The Science of Sugar

The Science of Sugar

Halloween is pretty much my favorite holiday. I love the costumes, the spookiness, using marshmallow "peeps" in my science experiments, and the candy!

Of course, we know what makes candy great is sugar. What we know as sugar is sucrose, a molecule composed of 12 atoms of carbon, 22 atoms of hydrogen, and 11 atoms of oxygen (C12H22O11).

I don’t really consider myself much of a scientist, being a communications person and all, but I love the idea that cooking, baking, and the like counts as science. When we mix different ingredients together, we form new compounds, and formulate chemical reactions to make delicious foods. By the way, whenever this mad scientist is in the kitchen, it’s definitely considered experimental. I once burned rice krispie treats! (in the science world that is called carbon. Sheepish grin.)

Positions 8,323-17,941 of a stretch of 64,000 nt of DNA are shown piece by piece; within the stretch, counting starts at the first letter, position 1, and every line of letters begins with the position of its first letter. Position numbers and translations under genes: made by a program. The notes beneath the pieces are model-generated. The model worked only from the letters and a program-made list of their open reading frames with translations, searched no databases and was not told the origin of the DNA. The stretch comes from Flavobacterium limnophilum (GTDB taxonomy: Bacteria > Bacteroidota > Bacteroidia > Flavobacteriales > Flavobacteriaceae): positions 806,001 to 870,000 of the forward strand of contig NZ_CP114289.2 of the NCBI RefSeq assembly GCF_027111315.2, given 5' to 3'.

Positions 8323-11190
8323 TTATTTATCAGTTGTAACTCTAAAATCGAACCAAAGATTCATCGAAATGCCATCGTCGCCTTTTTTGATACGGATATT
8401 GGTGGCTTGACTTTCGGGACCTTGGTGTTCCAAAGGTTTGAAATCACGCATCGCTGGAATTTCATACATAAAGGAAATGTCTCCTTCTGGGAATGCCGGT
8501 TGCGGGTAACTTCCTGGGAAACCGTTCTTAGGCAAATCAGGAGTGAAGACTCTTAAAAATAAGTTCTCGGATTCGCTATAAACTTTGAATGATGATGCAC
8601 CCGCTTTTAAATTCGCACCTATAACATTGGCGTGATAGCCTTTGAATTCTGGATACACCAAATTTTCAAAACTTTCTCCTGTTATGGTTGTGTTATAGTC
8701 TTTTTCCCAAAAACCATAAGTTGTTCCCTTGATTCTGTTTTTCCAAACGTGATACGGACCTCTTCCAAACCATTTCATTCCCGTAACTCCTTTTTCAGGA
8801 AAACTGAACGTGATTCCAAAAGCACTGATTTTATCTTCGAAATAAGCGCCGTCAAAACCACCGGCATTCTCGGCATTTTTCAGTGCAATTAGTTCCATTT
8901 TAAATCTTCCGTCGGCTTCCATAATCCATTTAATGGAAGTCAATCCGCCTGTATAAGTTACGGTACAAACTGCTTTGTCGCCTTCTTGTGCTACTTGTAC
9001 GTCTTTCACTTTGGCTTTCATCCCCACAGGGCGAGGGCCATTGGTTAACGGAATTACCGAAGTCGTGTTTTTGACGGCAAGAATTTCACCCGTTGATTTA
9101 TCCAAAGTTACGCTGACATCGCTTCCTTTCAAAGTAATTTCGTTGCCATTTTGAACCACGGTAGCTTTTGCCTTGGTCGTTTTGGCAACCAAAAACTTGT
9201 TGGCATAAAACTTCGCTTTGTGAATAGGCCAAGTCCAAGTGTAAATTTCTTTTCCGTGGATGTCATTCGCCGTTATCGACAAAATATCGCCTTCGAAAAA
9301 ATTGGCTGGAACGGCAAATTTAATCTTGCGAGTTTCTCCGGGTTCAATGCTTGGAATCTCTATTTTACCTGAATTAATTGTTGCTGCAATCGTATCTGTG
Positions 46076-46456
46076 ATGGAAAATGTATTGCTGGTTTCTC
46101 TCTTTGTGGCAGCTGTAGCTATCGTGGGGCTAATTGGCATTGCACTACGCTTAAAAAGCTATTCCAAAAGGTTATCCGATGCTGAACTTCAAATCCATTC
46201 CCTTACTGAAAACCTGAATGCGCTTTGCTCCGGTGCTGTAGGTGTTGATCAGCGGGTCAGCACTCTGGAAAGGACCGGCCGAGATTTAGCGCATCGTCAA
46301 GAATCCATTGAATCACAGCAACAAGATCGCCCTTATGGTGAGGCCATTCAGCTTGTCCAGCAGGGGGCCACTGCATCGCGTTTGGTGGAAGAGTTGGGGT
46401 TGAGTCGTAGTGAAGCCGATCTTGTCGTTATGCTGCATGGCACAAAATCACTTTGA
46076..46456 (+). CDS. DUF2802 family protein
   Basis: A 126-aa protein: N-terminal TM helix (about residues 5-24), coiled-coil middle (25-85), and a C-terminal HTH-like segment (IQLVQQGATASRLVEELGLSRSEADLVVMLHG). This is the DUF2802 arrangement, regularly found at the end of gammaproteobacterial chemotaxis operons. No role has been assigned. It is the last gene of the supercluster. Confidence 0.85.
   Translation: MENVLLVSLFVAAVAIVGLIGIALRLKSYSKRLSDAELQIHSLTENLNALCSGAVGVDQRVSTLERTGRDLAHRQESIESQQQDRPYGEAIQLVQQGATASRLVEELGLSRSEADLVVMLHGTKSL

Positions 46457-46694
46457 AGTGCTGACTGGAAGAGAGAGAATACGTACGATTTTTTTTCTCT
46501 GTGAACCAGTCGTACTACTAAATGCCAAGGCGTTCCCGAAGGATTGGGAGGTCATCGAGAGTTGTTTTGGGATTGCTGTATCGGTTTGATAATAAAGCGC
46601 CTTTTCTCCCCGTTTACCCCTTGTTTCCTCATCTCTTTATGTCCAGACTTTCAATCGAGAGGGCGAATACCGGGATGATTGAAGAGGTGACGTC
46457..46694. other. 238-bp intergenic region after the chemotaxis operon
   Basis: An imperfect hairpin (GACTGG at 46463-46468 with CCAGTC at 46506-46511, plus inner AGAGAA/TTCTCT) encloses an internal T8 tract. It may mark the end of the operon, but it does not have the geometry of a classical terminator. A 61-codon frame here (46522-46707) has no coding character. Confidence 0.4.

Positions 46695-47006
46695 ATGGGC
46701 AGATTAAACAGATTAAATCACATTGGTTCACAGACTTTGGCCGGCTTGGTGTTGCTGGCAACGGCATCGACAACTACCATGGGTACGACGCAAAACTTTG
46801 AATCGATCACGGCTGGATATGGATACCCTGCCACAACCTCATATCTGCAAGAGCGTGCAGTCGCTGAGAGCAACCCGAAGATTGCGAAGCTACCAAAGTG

Anyway, back to the candy. Tonight at trick-or-treat there will probably be a lot of candy gathered. This is a great time to think about the science behind sugar. We found a whole blog dedicated to experiments with candy. My favorite is the density rainbow. Who knew that sugar water was denser than plain water?

Even though you may not need it after tonight, now is your chance to win some sugar on this holiday. COSI is hosting Jelly Belly Masterpieces of Jelly Bean Art for a little while, so this prize is fitting: just tell the world your favorite Halloween candy in the blog comments below and I’ll choose five random winners to win an Apples to Apples Jelly Belly Game! Comment by Friday at 2pm!

Happy Halloween!

blog comments powered by Disqus

About the Author

Jaclyn Reynolds

Jaclyn Reynolds is the Public Relations and Social Media Manager for COSI. She has worked in communications and PR for more than 14 years. She has worked as a TV news producer in cable news and as a public information officer and communications specialist in state government.

Blog Authors